Exclusive: Inside the hangar at the center of the $1 billion Airbus-Qatar dispute

DOHA, June 22 (Reuters) – Two high-tech Airbus A350 jets are parked with windows covered and engines covered in a lighted hangar on the Gulf, plagued by an international legal dispute between European industrial giant Airbus (AIR.PA) and Qatar’s national carrier.

From a distance, the planes might look like any other long-haul jets crowding Doha’s bustling downtown. But a rare site visit by Reuters journalists showed what appeared to be evidence of surface damage to parts of the wings, tail and hull.

The two planes, worth about $300 million combined, according to analysts, are among 23 A350s grounded at the center of a $1 billion court battle in London over whether the damage poses a potential safety risk, something that Airbus vehemently denies it.

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The planes were grounded by the Qatari regulator after premature erosion of the paintwork exposed damage to a metallic undercoat that provides protection to the fuselage from lightning.

Other airlines continue to fly the A350 after European regulators declared the aircraft safe.

Reuters journalists had rare first-hand access after requesting to visit on the sidelines of an airline industry meeting in Qatar’s capital Doha this week.

Sporadic surface flaws on the A350s seen by Reuters included an elongated patch of blistered and cracked or missing paint along the roof or crown of the jets.

In some areas, including the curved wingtips, the protective lightning mesh that sits between the hull and paintwork looked exposed and corroded.

Elsewhere it appeared to be missing, leaving areas of the composite hull exposed.

The paint on the tail of one of the A350s with the brown Qatar Airways Oryx emblem was marred by cracked and missing paint that exposed the layer below.

Reuters saw small areas of what appeared to be frayed or delaminated carbon strands on the hull and so-called ‘rivet flare’ or missing paint from the fastener heads in key areas of the wings.

Airbus and Qatar Airways did not immediately comment on the Reuters findings.

Airbus shares were down 3% on Wednesday morning.

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Airbus acknowledges quality flaws in the A350s, but denies that they pose any safety risk due to the number of backup and tolerance systems built into the design.

Qatar Airways has argued that this cannot be known until further analysis and is refusing to take more planes.

Airbus has argued that some paint erosion is a feature of the carbon composite technology used to build all modern long-haul jets – a necessary trade-off for weight savings.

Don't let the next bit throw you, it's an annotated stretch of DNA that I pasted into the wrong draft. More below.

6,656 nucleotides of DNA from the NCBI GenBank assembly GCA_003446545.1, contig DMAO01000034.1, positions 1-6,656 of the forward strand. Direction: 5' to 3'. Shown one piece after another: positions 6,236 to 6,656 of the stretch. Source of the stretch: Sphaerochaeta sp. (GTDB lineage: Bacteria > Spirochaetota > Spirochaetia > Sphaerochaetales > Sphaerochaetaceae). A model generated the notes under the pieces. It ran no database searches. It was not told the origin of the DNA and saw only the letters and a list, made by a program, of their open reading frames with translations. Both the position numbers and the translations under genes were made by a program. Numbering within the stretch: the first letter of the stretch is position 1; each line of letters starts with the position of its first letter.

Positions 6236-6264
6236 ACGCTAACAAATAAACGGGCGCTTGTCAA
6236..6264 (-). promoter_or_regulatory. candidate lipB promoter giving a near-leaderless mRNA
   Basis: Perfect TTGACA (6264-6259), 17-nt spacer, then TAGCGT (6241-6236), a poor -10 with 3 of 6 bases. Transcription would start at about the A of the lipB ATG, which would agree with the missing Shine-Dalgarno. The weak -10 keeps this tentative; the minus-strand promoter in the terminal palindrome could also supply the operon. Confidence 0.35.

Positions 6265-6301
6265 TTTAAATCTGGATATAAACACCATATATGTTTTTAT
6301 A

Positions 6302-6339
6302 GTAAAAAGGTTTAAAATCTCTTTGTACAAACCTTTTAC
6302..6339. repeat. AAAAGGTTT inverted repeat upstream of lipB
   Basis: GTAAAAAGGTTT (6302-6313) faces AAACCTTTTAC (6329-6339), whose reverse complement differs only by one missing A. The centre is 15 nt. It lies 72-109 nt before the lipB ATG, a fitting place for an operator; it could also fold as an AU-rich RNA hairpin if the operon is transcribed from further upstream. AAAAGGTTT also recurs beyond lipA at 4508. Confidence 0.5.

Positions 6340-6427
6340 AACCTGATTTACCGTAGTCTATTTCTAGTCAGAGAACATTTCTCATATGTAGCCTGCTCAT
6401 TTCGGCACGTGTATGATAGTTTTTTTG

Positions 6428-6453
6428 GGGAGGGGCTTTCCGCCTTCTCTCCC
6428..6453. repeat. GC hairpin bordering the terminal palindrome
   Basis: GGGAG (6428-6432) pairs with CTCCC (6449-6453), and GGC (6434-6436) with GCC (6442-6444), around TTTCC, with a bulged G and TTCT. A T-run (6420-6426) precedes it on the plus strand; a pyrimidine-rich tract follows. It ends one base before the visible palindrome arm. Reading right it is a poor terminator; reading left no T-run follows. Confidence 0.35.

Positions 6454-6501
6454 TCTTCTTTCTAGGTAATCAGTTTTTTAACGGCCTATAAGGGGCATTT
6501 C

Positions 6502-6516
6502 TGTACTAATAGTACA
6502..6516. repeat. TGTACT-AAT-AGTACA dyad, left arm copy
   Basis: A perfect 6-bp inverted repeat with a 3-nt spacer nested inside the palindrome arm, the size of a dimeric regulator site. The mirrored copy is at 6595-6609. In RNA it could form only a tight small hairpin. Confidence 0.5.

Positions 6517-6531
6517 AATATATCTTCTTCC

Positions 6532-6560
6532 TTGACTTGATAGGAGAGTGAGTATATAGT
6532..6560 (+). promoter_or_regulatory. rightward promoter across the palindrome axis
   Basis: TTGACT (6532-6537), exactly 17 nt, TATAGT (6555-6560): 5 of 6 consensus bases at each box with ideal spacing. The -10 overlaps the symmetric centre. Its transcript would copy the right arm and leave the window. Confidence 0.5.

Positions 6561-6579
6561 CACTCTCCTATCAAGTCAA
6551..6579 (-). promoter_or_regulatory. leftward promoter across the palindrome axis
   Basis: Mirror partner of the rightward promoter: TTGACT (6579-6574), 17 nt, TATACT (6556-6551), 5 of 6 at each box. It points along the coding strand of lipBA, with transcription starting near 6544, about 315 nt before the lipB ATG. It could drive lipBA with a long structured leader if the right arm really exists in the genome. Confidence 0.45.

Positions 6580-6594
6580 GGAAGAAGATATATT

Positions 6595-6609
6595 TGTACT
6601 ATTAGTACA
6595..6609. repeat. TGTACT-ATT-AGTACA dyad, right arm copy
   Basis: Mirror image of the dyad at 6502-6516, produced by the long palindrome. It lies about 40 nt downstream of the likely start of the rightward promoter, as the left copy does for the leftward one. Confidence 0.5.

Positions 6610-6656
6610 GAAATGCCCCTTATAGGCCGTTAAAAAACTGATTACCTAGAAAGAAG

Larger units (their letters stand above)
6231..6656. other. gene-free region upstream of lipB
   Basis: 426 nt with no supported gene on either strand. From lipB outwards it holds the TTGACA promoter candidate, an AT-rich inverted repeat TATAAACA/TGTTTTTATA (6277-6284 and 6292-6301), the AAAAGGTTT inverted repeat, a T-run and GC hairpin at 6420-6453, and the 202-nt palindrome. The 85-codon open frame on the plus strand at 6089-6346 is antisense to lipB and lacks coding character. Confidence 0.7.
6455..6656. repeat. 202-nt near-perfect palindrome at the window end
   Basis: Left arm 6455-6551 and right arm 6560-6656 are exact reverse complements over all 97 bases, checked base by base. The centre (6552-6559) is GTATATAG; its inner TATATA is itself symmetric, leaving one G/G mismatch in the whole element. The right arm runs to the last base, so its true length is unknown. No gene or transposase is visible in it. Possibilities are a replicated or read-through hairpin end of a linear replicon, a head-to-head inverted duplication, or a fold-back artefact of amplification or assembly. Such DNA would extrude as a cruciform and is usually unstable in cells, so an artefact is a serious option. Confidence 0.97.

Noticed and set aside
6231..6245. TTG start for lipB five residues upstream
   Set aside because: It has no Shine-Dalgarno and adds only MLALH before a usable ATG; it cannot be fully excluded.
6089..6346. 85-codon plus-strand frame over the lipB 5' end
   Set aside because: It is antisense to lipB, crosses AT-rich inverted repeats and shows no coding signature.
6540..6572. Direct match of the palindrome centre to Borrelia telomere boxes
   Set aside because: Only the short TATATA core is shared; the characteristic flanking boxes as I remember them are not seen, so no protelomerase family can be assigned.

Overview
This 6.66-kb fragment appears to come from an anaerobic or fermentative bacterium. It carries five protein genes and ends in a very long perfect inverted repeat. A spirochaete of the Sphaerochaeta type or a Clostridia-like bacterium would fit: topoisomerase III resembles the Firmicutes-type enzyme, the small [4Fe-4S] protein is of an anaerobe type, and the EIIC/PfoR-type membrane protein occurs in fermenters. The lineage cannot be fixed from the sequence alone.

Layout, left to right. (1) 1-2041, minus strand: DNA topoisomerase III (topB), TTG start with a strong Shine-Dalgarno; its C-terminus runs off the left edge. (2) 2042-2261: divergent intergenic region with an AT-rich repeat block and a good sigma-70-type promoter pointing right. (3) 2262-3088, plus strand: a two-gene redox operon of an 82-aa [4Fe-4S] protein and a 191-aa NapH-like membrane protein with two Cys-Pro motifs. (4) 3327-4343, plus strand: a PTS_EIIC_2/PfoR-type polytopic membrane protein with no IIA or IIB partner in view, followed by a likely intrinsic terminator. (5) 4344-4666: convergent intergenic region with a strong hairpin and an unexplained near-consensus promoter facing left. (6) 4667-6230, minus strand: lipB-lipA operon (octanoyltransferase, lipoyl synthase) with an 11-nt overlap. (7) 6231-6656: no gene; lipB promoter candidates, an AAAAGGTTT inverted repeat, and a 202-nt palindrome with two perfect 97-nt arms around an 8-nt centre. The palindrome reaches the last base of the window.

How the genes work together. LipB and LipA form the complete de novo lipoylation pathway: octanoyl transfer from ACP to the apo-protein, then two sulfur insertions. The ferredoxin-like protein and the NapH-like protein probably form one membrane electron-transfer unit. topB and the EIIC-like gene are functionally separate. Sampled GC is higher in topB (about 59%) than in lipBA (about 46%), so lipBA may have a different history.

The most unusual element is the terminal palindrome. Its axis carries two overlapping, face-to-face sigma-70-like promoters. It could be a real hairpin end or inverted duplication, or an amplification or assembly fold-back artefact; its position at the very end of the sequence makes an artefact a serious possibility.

He says the cracks are caused by the way the paint, the anti-lightning material called ECF and the composite structure interact. The tail does not all contain the ECF sheet, leading to debate as to whether the damage comes from the same problem.

Qatar Airways questioned Airbus’ explanation, telling a UK court that its similar Boeing 787s do not have the same problems.

Amid hundreds of pages of conflicting technical court documents filed by both sides, Reuters was unable to independently verify the cause of the damage.

Qatar Airways Chief Executive Akbar Al Baker and Airbus Chief Executive Guillaume Faury had the opportunity to mingle during the three-day industry meeting in Qatar this week.

Asked if their relationship improved after the event, which included the two men sitting next to each other over dinner, Al Baker suggested the two sides remain distant.

“Personally, I’m everyone’s friend, but when it comes to an issue with my company, it’s a different story. If things were resolved, we wouldn’t still be expecting a trial to take place next year,” he told a news conference. .

Faury said this week that he was in discussion with the airline and reported “progress in the sense that we are communicating”.

One of the airline industry’s top officials expressed concern after the Doha meeting that the dispute could have a toxic effect on contractual ties across the industry.

“It would be much better if we were dealing with friends than in court,” Willie Walsh, director general of the International Air Transport Association, told reporters.

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Reporting by Alexander Cornwell and Tim Hepher Editing by Mark Potter and Louise Heavens

Our Standards: The Thomson Reuters Trust Principles.

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